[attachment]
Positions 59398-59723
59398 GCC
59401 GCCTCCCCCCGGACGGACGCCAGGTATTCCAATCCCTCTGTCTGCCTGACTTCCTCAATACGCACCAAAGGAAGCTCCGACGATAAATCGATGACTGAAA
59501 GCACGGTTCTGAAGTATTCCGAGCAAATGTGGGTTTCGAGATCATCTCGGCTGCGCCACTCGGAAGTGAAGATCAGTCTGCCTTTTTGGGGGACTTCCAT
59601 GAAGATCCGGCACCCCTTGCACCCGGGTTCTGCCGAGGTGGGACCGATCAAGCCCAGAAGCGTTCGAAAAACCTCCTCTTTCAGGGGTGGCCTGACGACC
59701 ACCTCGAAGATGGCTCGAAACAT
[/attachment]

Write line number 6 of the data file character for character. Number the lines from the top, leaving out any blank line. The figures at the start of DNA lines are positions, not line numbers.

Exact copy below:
59701 ACCTCGAAGATGGCTCGAAACAT